The U.S. car companies still have an ace in the hole. The Administration cannot take Chrysler and GM (GM) into bankruptcy without the probability that it will severely undermine stimulus plans meant to save or create 3.5 million jobs over the next year-and-a-half to two years.
There is a range of numbers about how many people would become unemployed if the two car companies go into a structured Chapter 11, of worse, a Chapter 7 liquidation. (See the 50 worst cars of all time.)
At GM and Chrysler alone, nearly 200,000 jobs are at risk. If the bankruptcies ripple out to suppliers in the event that a judge voids some of their receivables, another several thousand jobs could be at stake. Then there are several amorphous estimates about people who work in fields related to the car companies. That could be industries as diverse as restaurants in Detroit and airline that fly there. It is probably safe to say that close to a million jobs are in jeopardy if the two car companies lose their independence. (See pictures of Detroit's decline.)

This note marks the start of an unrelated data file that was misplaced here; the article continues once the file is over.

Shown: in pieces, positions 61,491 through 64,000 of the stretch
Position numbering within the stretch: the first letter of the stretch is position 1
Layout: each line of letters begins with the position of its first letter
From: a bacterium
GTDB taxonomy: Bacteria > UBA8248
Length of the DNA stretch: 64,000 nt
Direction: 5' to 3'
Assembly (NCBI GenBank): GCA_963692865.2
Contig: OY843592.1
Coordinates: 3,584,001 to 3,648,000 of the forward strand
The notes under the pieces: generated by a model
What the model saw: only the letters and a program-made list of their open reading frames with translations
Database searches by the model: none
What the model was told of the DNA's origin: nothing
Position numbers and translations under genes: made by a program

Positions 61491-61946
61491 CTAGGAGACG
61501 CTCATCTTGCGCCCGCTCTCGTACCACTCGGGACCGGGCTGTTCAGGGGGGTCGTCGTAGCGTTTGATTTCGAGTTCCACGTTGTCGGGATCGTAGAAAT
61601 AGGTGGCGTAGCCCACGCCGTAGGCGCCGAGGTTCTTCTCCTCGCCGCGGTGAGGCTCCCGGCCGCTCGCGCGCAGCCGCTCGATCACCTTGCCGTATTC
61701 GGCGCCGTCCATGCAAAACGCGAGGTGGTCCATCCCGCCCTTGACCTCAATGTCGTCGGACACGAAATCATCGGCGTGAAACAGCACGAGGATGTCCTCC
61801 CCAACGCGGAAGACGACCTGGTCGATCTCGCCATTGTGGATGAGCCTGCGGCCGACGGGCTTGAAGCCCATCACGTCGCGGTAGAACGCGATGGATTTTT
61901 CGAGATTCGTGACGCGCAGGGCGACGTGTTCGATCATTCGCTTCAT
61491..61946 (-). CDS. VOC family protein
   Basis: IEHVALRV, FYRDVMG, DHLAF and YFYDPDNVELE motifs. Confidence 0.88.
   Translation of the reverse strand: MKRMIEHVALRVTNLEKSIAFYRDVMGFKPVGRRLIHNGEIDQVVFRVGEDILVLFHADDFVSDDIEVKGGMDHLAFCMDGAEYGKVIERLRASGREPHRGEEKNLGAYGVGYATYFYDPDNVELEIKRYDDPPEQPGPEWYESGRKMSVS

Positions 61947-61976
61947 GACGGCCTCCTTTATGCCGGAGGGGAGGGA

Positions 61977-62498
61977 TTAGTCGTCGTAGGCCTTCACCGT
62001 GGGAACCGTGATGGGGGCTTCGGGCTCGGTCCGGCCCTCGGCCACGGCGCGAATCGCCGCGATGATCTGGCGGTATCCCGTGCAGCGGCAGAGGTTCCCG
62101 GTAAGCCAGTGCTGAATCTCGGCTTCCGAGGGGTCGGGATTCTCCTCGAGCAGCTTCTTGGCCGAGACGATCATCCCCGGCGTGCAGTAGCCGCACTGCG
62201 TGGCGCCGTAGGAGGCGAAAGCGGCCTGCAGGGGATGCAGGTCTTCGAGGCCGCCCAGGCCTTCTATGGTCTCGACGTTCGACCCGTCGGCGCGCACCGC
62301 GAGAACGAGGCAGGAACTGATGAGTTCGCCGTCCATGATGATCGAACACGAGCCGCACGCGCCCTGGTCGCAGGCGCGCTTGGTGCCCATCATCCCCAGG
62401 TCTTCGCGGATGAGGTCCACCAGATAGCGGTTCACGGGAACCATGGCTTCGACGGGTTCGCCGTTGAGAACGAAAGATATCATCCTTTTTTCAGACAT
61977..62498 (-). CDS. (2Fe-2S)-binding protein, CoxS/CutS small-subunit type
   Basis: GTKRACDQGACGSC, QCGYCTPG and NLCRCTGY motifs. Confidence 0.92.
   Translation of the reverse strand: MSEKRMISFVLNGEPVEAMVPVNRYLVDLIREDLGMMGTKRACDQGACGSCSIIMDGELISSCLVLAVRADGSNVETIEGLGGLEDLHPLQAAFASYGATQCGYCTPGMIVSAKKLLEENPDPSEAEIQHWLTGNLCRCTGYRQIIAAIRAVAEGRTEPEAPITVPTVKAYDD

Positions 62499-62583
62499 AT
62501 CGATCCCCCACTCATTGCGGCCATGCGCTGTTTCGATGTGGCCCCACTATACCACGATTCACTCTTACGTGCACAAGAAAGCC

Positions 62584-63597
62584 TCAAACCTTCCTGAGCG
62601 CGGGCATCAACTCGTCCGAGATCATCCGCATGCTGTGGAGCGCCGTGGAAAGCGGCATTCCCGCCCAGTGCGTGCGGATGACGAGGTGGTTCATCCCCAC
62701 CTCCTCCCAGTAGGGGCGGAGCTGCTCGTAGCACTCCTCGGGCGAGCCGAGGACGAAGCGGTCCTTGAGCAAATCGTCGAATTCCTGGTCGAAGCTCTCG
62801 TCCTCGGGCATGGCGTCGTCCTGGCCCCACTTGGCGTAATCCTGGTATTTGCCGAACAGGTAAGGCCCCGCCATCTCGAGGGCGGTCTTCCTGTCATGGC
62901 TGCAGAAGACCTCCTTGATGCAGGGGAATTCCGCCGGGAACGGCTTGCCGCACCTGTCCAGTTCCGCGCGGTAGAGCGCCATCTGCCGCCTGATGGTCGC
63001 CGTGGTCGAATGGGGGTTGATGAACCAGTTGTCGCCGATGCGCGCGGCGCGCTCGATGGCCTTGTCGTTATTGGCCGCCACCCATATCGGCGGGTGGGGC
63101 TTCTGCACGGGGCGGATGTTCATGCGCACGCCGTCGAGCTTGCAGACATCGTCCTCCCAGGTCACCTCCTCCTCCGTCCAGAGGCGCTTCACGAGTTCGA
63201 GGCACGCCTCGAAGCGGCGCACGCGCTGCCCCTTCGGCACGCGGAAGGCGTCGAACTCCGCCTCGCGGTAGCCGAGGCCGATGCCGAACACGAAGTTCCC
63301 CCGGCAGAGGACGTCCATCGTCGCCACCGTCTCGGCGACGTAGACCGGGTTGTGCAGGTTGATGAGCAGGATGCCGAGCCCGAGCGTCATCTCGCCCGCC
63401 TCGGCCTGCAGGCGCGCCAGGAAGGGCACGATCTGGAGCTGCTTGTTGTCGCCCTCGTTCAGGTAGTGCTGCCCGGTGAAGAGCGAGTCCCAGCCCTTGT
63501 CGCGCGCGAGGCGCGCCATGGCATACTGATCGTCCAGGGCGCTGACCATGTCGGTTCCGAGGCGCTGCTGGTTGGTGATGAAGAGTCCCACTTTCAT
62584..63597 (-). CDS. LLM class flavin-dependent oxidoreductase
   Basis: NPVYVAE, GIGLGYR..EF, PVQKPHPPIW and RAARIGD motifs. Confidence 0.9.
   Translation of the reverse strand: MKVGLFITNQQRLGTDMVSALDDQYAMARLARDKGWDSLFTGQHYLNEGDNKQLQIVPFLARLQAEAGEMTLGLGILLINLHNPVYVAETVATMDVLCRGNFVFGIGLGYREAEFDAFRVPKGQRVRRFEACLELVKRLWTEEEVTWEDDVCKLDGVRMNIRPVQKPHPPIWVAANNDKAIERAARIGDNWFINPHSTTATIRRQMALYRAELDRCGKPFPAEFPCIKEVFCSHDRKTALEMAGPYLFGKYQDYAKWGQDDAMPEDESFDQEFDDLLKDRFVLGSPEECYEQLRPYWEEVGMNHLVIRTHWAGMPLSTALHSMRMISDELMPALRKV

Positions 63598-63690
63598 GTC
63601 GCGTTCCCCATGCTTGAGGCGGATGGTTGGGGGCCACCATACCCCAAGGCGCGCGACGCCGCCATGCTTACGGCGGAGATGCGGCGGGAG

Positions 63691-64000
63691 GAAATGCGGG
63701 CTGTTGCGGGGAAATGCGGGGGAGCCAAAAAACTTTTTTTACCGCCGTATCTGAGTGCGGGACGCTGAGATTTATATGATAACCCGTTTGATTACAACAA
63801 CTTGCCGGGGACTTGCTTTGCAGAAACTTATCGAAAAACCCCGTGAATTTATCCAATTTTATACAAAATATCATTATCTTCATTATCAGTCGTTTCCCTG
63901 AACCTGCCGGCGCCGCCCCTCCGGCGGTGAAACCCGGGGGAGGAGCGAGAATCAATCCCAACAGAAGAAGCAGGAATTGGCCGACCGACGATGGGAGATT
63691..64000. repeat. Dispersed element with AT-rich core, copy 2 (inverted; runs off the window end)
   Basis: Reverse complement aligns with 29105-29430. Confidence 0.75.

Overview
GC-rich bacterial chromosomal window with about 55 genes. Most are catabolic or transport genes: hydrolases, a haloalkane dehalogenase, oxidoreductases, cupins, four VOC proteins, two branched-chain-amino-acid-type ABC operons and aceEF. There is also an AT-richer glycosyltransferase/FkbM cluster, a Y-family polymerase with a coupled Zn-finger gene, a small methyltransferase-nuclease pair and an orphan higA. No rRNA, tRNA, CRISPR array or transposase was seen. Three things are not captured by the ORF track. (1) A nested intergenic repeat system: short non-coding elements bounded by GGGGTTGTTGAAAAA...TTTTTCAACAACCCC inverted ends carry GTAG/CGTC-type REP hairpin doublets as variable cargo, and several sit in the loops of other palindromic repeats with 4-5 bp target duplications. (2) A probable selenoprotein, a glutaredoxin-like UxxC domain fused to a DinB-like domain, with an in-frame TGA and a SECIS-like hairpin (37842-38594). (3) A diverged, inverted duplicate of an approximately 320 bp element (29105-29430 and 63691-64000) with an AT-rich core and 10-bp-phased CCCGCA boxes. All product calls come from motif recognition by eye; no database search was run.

The Administration is already suggesting that its stimulus package, aid to banks, and budget will stretch the Treasury to raise hundreds of billions of dollars to cover a deficit that will be well over one trillion dollars in the next federal fiscal year. Bringing in that money is already projected to raise interest rates on Treasuries. That will ripple out to business and consumer loans including mortgages. The idea the rates will fall further is bogus.
A million jobs lost in Detroit would also cut deeply into the receipts that the IRS is forecasting over the next year. That puts the revenue projections in the budget at real risk.
The government wants the car companies to believe that it has put a Sword of Damocles over the head of the industry. If GM and Chrysler look up, they will see it is not really there at all.
Douglas A. McIntyre
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